Saturday, June 30, 2007

hillary's uganda journal - june 27 & 30

June 27th
Today I had pineapple for breakfast...for a snack...AND for lunch. I thought I was in heaven!

But that's not even the most exciting thing that happened today! I went to the villages of Kassanda and Kamusenene to do sponsorship work. It was so much fun! First of all I told everyone my favorite village was Lugazi, and then I added Kitongo onto that one. But I don’t think I can have favorites anymore because every village I get to spend more time in, I fall in love with!

It is so much more relaxing when I get to go just by myself instead of with a huge group of Americans. I get to play with the kids more and its not so hectic and crazy. There was a little girl in Kamusenene whose name is Kemigisa Rose. All I did was ask her what her name was and gave her a hug. But she would always catch my eye in a crowd of kids and smile hugely at me. And then later she got on her knees in front of me (which is kind of a sign of respect) and gave me a mango. It was really cute. Here's a picture of Rose...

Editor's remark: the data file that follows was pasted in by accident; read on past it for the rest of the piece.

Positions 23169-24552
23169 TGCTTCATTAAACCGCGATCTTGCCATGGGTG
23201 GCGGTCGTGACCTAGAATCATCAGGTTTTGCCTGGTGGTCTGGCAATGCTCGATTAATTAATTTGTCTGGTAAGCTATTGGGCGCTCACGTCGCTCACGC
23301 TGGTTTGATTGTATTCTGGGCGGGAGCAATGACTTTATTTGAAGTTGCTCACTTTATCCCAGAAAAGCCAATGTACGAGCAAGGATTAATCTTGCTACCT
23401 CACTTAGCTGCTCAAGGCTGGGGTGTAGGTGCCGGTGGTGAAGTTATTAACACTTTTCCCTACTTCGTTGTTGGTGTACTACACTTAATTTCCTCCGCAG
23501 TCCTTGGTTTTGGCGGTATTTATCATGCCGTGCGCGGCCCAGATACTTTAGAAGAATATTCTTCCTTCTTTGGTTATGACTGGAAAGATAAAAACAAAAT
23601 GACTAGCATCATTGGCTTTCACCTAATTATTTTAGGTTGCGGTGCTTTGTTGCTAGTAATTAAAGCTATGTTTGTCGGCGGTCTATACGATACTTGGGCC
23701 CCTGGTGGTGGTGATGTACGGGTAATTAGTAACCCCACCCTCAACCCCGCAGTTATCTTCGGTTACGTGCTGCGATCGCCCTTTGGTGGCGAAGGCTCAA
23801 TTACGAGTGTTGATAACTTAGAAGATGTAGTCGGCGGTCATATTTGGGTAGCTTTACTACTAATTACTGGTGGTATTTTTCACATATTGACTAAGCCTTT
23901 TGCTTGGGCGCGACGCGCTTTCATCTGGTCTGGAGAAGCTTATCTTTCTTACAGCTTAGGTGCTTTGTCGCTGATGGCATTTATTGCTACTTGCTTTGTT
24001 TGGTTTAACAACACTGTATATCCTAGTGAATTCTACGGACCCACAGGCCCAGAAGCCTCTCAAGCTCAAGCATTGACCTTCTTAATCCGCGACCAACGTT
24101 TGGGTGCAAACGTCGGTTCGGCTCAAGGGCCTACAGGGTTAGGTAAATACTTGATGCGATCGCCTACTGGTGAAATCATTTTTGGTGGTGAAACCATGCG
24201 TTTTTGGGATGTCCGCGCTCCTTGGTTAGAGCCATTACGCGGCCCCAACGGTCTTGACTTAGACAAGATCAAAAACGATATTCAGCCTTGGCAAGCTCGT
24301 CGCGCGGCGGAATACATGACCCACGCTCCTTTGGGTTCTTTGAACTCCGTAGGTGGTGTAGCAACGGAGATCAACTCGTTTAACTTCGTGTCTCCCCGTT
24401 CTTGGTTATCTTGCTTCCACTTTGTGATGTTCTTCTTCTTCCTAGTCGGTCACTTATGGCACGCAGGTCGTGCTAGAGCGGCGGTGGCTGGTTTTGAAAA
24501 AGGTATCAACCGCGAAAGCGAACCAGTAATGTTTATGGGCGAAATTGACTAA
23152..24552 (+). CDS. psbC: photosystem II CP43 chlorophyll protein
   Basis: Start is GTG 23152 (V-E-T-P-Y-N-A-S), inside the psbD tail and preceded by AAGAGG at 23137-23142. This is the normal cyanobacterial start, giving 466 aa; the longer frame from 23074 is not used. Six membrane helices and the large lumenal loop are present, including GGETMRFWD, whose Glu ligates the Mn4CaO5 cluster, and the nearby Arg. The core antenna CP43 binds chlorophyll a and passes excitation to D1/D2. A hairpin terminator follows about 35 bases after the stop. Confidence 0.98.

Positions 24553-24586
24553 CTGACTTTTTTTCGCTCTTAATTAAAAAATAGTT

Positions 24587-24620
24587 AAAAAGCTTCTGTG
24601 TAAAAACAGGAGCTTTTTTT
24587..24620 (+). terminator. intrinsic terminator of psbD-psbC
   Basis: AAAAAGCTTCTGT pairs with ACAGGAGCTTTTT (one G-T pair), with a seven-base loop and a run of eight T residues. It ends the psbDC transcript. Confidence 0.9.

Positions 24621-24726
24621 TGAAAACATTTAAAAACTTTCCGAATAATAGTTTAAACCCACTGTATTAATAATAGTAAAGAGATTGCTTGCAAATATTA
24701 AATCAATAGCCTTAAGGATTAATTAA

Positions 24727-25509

Then I met a boy named Tumwesige Peter and he was absolutely adorable! I noticed him right away because you just can't ignore a smile like his. It's impossible. I called him over to me, but he decided he was going to by shy and sprinted away as fast as he could. And then it became a game to him, he'd wait till I looked at him and then he'd run away laughing. Here's Peter in the background. See what I mean?

Once we got all the paperwork filled out, and all the kids wrote letters to their sponsors, we went back to Kassanda and did the same thing.

Filling out the sponsorship papers has a good and bad side to it. It's really fun getting to spend a little bit of time with each child and to find out what their favorite class is, and what they want to be when they grow up, and to hear their stories. But it's really hard for me to force the history out of these kids, who live every day trying to escape and move on from their past.